Within a week the EGU General Assembly will kick off! This year the topic will be A Voyage Through Scales. For those that will attend for the first time, the scale of EGU itself may be impressive enough already. So how do you decide where to go? Here we hope to point you to a few interesting sessions, in case you get completely lost.
Today we asked Dr. Maartje Houben, one of the Young Scientists co-convening an ERE session, what we can expect from her session.
Fractures, mechanics and flow in tight reservoirs matter as well!
Unconventional oil and gas is often trapped in badly connected or even unconnected pores in the host rock (e.g. shales, tight sandstones). Hence, the presence of natural and/or induced fractures has become increasingly important in the exploitation of these natural resources. Especially in rocks with low matrix permeability’s the presence of fractures is crucial for reaching sufficient flow rates to economically produce hydrocarbons from these rocks. In addition, in order to extract heat or electricity from low-permeable geothermal reservoirs a natural or mechanical induced fracture network is also needed to improve fluid migration pathways into these reservoirs.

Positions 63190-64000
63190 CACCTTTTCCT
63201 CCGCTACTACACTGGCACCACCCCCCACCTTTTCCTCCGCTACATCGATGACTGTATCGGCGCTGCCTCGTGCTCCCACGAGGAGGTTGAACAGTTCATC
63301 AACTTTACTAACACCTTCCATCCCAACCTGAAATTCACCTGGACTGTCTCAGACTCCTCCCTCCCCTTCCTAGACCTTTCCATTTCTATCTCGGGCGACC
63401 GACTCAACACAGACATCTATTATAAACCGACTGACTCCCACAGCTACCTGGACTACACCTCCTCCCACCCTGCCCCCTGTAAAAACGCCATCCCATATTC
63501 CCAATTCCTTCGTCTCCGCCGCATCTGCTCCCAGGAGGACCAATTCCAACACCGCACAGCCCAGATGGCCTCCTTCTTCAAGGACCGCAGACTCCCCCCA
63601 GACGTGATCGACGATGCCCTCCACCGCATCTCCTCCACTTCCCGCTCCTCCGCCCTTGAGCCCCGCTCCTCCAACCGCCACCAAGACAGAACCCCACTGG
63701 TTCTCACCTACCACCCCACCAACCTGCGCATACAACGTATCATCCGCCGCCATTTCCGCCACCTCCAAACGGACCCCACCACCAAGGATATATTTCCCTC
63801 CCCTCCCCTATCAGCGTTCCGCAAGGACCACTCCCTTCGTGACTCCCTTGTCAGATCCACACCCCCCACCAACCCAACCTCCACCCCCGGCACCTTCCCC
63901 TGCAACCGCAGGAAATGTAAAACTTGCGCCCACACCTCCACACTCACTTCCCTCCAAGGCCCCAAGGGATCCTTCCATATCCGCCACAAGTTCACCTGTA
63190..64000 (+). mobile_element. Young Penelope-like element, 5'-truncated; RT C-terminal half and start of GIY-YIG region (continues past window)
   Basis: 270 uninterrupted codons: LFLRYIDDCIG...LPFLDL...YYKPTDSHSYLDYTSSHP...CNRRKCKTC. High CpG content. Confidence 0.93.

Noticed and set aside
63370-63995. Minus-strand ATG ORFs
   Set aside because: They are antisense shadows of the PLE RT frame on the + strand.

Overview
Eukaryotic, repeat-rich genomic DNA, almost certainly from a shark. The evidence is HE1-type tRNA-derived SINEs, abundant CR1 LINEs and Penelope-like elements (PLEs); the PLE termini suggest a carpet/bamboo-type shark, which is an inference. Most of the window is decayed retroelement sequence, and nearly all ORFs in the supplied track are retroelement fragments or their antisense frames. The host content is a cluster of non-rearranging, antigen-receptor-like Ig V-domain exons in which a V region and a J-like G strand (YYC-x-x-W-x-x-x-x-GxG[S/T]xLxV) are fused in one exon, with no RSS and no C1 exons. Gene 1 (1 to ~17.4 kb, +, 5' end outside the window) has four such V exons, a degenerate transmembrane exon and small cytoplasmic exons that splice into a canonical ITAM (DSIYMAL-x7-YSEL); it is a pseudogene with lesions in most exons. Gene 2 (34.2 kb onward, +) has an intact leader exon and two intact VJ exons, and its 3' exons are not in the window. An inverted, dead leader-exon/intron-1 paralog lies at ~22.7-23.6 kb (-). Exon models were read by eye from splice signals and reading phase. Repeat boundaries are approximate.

To discuss the interaction between fractures, mechanics and flow in all these tight reservoirs we organize the new ERE1.3 PICO session on Tuesday afternoon between 13 and 15 hrs. The session is a multi-disciplinary session and the contributors will give new insights through fast and interactive PICO presentations. A series of short 2-min madness presentations of each contribution will be followed by circa 1 hour of lively discussions in front of interactive PICO screens. The contributions will show (sub)surface fracture arrangements in tight reservoirs, either natural or modelled, and their relation to mechanical changes and changed flow behavior in these reservoirs on a multitude of scales.
Please join us on Tuesday afternoon for this exciting new session!
For those who are curious about what PICO is…